Friday, February 15, 2013

FENCE magazine v 15, no 2: winter 2012-13


After they made love the first time, things got strange. He peeped out through the window blinds, shook himself like a dog, and muttered something about the moon. Then he said, “You must chain me in the closet. Whatever happens, don’t let me out. Lock the door. There’s a deadbolt.” She was drunk and naked and limbic, not thinking with her forebrain. “Then what?” she asked flirtatiously. (Douglas Glover)

After some five years of hoping and trying, I finally managed to get some work into an issue of New York State journal Fence magazine, newly arrived in my mailbox. It’s quite thrilling to have a poem alongside new work by Douglas Glover, Rusty Morrison, Noah Eli Gordon, Karen Garthe, Natalie Shapiro, Catherine Wagner, Sarah Fox, Graham Foust, Stephanie Ford and so many others. As well as the issue itself, this issue also features a “Fiction ebook supplement,” with new writing from Chanelle Benz, Alfred Brown, Lydia Davis, David Gordon, Gabriel Heller, Jay Caspian Kang and Rachel Levy (that admittedly, I haven’t had a chance to get into). Generally, I’ve been impressed by the breadth and the quality of each issue of Fence, and every issue contains a surprise, and there are more than a couple within. I’m intrigued by Graham Foust’s poem “Collected Poems,” that begins:

Names for poems—why do I, on Earth, bother?
Some untitled verse is out there just waiting
to be used, like a life vest or a rifle
or an almost impossibly large number,
my noise-only memory’s noise-only ghost.

Emily Pettit, with her poem “Water I Have Seen A Duck,” is slowly becoming a favourite, and there is some remarkable work by a number of other poets, both familiar and unfamiliar to me. I’m attracted to the oddness of Brandon Downing’s poem “DICK CARLA ASTRO,” a four part sequence that begins: “Her breasts shot right out her shirt. / I have one of the things instantly // In my jaw. Both her hands drop / Down—[…].” I’ve seen fragments of Noah Eli Gordon’s work-in-progress “The Problem” in a few places now, and the ten pieces included in this issue of Fence are just stunning. I’m amazed by these prose-poems, each with the same title. I’m amazed by their sharpness, and variety. I’m envious, even. When is this finally to appear in book form? Part of the strength of this work comes from the accumulation of short pieces, each a stand-alone problem.

The Problem

The video she wants to watch takes an exorbitantly long time to load, so she opens a new window to watch a different video while waiting, which also takes an exorbitantly long time to load, so she opens a new window to watch a different video while waiting. As though stuck forever between Dante and Beatrice, sometimes the problem is this transparent.

Through Gordon’s work so far, some half dozen trade collections or so, each work exists as a stand-alone project, something I’ve long been attracted to, and with each title, his work becomes sharper. Already I’ve seen a notice for a new title of his to appear in 2013; but what, I ask again, about this one?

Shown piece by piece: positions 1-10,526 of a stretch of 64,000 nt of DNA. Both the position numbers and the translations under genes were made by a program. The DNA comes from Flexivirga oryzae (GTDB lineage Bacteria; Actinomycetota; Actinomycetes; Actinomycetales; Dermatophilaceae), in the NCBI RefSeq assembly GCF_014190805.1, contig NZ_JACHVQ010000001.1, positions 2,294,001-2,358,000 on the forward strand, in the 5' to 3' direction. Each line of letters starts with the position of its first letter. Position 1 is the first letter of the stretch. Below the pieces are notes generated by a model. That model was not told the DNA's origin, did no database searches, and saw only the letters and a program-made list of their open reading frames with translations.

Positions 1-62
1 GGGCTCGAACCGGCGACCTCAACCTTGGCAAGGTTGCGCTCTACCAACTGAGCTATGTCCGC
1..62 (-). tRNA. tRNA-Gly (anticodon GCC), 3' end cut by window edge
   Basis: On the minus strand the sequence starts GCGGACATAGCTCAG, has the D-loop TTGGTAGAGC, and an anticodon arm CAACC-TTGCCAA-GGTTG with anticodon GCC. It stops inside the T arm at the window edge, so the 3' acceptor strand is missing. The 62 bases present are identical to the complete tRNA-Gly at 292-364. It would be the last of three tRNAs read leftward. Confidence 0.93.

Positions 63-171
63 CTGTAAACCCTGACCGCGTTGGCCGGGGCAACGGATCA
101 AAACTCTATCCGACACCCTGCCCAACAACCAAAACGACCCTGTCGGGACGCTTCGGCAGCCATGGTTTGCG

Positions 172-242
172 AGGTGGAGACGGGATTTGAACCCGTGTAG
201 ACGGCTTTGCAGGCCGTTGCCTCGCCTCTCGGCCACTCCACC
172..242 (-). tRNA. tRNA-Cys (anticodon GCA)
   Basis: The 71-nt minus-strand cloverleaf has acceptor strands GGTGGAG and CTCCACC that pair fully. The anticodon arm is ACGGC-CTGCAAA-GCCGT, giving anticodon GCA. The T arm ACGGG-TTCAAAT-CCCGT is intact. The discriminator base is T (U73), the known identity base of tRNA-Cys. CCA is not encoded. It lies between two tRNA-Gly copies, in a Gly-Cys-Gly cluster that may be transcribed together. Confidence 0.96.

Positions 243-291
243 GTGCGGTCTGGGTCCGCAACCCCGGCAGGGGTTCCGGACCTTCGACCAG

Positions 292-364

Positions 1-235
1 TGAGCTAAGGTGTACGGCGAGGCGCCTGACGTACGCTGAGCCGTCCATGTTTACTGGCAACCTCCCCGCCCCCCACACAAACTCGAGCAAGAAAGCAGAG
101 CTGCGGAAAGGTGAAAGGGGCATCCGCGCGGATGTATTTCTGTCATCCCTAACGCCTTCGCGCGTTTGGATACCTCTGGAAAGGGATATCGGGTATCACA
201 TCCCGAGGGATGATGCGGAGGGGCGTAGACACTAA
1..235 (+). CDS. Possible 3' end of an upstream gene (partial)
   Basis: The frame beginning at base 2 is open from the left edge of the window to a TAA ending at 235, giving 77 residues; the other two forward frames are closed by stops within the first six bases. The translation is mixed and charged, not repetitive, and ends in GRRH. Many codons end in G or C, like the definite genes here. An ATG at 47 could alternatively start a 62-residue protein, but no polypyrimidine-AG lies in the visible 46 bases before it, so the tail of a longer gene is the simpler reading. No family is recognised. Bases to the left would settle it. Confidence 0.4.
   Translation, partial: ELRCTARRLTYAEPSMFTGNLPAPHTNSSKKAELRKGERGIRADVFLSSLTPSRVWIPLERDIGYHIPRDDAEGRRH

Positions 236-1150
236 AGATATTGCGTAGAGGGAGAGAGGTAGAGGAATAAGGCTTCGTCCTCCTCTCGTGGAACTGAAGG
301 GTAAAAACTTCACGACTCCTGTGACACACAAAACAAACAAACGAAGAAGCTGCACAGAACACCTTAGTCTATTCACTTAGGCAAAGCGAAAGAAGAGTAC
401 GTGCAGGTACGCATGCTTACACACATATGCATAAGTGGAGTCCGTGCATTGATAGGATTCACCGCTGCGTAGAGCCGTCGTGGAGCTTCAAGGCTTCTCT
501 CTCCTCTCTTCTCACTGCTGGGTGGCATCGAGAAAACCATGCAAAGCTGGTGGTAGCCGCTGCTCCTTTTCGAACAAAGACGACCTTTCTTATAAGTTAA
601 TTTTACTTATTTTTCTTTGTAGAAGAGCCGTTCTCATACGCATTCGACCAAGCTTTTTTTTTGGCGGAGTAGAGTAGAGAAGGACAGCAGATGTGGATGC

The Problem

The entry for fetus in the dictionary given to her by her mother reads, simply: see embryo. Because there is no entry for embryo, the problem refuses further development. It just sits there expectantly, sort of moving, but not really. Well, maybe a little.

The issue also includes a selection of poems in translation, as Kevin M. F. Platt describes in his introduction to the short section, “Poetry as Global Project,” writing:

The five poems assembled below illustrate how poetry, aided by an internet infrastructure, is crossing borders as never before—not only geographical but also linguistic ones. In March, 2011 twenty or so Russian and American poets, scholars, and translators assembled virtually—via document cloud—to work on new translations from across the Eastern seaboard of the US and from locations in Russia stretching from Kaliningrad, Russia’s outpost in Eastern Europe, to Novosibirsk in Russia’s Asian expanses.
            Two months later, with drafts of some fifty poems in our virtual hands, this group gathered physically in Philadelphia to polish translations at a symposium sponsored by CEC Artslink and the University of Philadelphia entitled “Your Language—My Ear." The results are far more extensive than anything that could have come about without the internet run-up to the symposium, and they are far more refined than what could have been produced by translators working in isolation.

Here is the opening to Polina Barskova’s “BATTLE / (CLEMENT JANEQUIN, LA GUERRE, 1528) / FREE TRANSLATION & WILLFUL REARRANGEMENT,” translated by Stephanie Sandler and Polina Barskova:

Escoutez escoutez
Listen listen
My comrades in these adventures
Bons compaignons!

What do you hear when nothing is heard
Not a tram not a truck not the bark of a dog
Not a child crying out for its toy
Not gossip not whining
Not the smell of blood
Not the barest shifting of phlegm

In the dark

Nothing we hear nothing
Nothing we can’t we don’t want to hear

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